Increases in the state base education tax rate has made it clear that the way education is currently organized in Vermont is getting more and more expensive while serving a shrinking population of students, and it is worth exploring all avenues to cost savings that also have the potential to preserve or expand educational opportunities.  Our three towns also have more in common than they did years ago. This unification would allow one governance structure while allowing individuality in our schools.

Would I be able to address the unified school board directly if I have an issue?
The board of the new unified district will be elected by the voters of the three towns at the same time the merger is voted on.  All board meetings would be open to the public, and contact information for the board would be available on the district web site.

How will I continue to have an impact on what happens in my local school?
It should be easier to influence policies surrounding local education when there is only one board rather than an overlapping series of boards with a patchwork of responsibilities.  School board members will still be elected by the voters from each town.  Building-level staffing should remain the same (principals, etc.).  Community volunteering will continue to be encouraged at each school.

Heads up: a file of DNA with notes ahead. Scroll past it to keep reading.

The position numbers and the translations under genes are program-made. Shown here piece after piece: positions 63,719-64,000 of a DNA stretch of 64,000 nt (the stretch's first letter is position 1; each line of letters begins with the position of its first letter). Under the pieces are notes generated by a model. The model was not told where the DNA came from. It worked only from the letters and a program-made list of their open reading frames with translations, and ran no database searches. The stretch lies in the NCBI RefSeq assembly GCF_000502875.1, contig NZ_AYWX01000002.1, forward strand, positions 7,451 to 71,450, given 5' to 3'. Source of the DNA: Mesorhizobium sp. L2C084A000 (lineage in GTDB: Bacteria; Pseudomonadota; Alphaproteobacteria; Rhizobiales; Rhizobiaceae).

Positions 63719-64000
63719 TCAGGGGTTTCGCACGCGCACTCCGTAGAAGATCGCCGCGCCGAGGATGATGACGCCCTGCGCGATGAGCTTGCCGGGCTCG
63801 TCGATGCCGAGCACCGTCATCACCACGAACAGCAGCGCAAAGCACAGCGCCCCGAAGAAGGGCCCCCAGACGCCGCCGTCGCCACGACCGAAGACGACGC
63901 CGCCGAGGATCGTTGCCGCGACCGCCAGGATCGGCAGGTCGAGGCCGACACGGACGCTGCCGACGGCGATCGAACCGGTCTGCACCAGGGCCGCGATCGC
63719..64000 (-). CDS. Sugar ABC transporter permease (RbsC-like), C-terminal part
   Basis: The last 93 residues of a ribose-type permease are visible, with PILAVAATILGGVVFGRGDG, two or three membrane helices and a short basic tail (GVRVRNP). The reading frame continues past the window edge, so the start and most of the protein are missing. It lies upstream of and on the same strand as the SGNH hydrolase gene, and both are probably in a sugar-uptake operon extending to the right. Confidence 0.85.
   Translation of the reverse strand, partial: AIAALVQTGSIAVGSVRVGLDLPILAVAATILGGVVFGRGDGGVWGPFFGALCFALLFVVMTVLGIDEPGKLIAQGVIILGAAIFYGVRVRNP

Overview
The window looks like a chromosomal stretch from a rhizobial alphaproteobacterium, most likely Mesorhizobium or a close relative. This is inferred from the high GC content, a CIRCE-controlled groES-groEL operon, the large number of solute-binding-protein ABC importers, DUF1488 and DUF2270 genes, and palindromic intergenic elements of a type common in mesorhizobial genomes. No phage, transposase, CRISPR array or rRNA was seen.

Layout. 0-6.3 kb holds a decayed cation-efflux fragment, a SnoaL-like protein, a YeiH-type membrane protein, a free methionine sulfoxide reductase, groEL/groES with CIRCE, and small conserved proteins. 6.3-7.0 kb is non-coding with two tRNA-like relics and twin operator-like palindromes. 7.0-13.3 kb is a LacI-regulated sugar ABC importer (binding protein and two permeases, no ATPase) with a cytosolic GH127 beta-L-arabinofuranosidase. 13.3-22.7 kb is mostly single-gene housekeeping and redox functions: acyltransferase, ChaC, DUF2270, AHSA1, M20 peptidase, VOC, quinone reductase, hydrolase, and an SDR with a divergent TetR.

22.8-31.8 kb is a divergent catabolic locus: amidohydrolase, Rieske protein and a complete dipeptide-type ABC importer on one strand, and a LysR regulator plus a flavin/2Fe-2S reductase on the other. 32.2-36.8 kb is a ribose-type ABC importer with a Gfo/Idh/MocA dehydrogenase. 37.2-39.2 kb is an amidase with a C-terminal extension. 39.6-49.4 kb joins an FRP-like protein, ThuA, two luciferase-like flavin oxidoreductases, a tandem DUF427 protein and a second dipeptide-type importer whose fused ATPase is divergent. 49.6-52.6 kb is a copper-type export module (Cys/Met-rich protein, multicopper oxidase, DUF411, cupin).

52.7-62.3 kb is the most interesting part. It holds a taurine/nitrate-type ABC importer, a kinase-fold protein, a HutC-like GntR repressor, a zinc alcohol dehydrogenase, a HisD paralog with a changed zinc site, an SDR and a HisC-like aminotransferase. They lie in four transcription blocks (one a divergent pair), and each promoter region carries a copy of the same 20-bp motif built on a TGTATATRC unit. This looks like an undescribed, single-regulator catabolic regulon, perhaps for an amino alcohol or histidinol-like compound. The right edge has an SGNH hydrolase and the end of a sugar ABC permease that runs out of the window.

Will a unified district change the programs and/or services in my local school?
A unified board will work to offer the best learning opportunities in all of the schools and will support efforts to replicate best practices and successful programs. It is likely that there will be some local differences among school buildings in a unified district. For example, an individual building may want to pilot a new program or service.

Will school choice change in a unified district?